Name a society that recommends or supports the genocide of a people who have previously been accepted and valued in the community, people who were once friends and neighbors but have suddenly become “the other” and outsiders for the political, economic, or religious purposes of some subset of the community.
The list could go on indefinitely. And it’s not that people don’t do these things, or that they sometimes get away with them during the upheavals of war, economic disintegration, or natural disaster. But find me a society or culture that would point to these ethical challenges and say that this is right and proper behavior.
I am not arguing that these actions are wrong because a god or a religious book somewhere said thou shalt not kill, lie, cheat, steal, or murder your enemies once you get the upper hand. Many religious traditions do transmit these and other cultural values and still prohibit such foul deeds. My argument is that these ethical principles are like the adaptations of biological evolution. They are so, not just because your tribe or culture says so, not because your god or your priest invokes them, but because these are the only ways in which human civilization can reliably function.
If a person cannot walk the streets without fear of becoming the victim of imminent and unrestrained murder for profit, then you don’t have a society but a jungle. If you cannot trust your friends, family, and respected members of your community to have your best interests at heart and seek to protect your life and rights to property and security, then you don’t have a family or a friend—or a community. And if your extension of good will and fair dealing to others in your society can sour to the point of murder over matters of race, religion, politics, or other noncritical and immaterial differences, then again you don’t have a society but a state of undeclared war.
Every species on Earth represents a hard-fought and -won adaptation to a particular environmental niche. The bodily configuration, reactions, capabilities, energy levels, and metabolism of any one species are not designed by an intelligence or selected according to some ideal pattern. Instead, they developed and became perfected over time because these features worked best in that place. And the fact that we see some of these species as precious and beautiful—think of songbirds and butterflies—is a fact of our own evolution. While the fact that we see others as creepy and scary—think spiders and alligators—is also evolutionary. We humans are evolved to find both beauty and terror in this world. We are adapted to this environment. If we had adapted to metabolizing sulfur compounds in the dark and boiling water of an undersea volcanic vent, we would find that kind of life beautiful, too.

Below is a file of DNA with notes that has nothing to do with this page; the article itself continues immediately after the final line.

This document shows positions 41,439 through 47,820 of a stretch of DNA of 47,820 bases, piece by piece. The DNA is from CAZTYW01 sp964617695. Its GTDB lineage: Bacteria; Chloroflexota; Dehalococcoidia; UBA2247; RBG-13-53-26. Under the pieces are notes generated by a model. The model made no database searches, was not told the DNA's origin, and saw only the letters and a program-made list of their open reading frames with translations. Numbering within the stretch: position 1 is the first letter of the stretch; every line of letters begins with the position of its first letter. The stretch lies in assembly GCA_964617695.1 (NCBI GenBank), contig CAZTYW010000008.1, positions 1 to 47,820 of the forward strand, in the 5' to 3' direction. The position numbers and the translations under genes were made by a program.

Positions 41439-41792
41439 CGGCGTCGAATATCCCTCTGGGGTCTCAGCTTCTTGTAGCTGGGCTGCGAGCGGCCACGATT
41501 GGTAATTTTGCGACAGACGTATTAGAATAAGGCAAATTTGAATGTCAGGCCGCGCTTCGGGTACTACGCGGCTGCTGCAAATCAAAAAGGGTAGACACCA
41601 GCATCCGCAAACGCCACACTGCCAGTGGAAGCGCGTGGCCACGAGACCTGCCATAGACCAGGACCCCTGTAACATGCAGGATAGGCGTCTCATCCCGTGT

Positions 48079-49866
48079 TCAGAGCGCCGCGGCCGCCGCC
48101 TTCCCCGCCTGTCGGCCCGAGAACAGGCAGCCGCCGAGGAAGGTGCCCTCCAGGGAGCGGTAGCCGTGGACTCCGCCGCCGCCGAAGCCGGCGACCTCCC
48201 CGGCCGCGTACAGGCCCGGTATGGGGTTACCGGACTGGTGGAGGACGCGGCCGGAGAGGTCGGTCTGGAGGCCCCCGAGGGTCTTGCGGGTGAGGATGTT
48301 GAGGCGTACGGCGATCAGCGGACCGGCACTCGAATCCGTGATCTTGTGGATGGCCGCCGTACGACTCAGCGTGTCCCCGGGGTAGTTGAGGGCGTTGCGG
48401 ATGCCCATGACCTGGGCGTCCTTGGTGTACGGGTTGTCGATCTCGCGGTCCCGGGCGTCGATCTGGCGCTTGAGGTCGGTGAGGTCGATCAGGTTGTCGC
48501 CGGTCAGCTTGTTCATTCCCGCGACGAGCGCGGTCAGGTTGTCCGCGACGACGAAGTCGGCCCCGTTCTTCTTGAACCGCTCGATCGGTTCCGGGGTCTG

In the same way, our nature—human nature—has evolved over time. While some of this evolution is adaptive to the physical environment—such as our peripheral vision, allowing us to perceive subtle movements in the bushes beside us, which might be a leopard waiting to pounce—much of our nature evolved in relation to our mental environment. Like many other mammals and some insects, we are social creatures. Our life exists in both the physical world and in the mental world of dealing with others of our kind, predicting their actions and reactions, and keeping ourselves and our loved ones safe.
In this sense, yes, much of our ethical teaching is a social construct. But it is not cultural in the sense of being limited to one cultural interpretation—say, Western Civilization—and either useless or irrelevant, and perhaps harmful, in terms of other cultures around the world, like being careless about where you point your shoe.
The core issues of ethics and morality are human issues, which means they bridge cultural affectations. They are so universal that they might as well have been pronounced by a god and preserved in a religious book. Because the image of that god is always created from some aspect of human nature and our species’ collective wisdom.